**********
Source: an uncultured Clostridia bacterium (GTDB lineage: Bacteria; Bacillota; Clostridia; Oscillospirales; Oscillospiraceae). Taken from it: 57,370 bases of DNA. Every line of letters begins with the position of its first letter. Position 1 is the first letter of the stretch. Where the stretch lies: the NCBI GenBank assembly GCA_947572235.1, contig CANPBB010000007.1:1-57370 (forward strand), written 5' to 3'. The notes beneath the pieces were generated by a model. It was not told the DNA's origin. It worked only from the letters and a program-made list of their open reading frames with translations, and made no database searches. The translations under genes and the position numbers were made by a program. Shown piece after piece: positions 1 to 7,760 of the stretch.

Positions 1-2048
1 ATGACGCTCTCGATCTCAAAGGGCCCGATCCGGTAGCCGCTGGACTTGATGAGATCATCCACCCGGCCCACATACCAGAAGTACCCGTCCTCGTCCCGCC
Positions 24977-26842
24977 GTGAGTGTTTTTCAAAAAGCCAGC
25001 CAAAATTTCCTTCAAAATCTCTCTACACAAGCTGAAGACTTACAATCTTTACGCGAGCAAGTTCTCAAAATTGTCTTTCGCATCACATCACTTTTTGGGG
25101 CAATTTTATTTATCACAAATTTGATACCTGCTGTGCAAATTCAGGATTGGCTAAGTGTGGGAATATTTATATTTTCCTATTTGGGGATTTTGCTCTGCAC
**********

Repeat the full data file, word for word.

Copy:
Source: an uncultured Clostridia bacterium (GTDB lineage: Bacteria; Bacillota; Clostridia; Oscillospirales; Oscillospiraceae). Taken from it: 57,370 bases of DNA. Every line of letters begins with the position of its first letter. Position 1 is the first letter of the stretch. Where the stretch lies: the NCBI GenBank assembly GCA_947572235.1, contig CANPBB010000007.1:1-57370 (forward strand), written 5' to 3'. The notes beneath the pieces were generated by a model. It was not told the DNA's origin. It worked only from the letters and a program-made list of their open reading frames with translations, and made no database searches. The translations under genes and the position numbers were made by a program. Shown piece after piece: positions 1 to 7,760 of the stretch.

Positions 1-2048
1 ATGACGCTCTCGATCTCAAAGGGCCCGATCCGGTAGCCGCTGGACTTGATGAGATCATCCACCCGGCCCACATACCAGAAGTACCCGTCCTCGTCCCGCC
Positions 24977-26842
24977 GTGAGTGTTTTTCAAAAAGCCAGC
25001 CAAAATTTCCTTCAAAATCTCTCTACACAAGCTGAAGACTTACAATCTTTACGCGAGCAAGTTCTCAAAATTGTCTTTCGCATCACATCACTTTTTGGGG
25101 CAATTTTATTTATCACAAATTTGATACCTGCTGTGCAAATTCAGGATTGGCTAAGTGTGGGAATATTTATATTTTCCTATTTGGGGATTTTGCTCTGCAC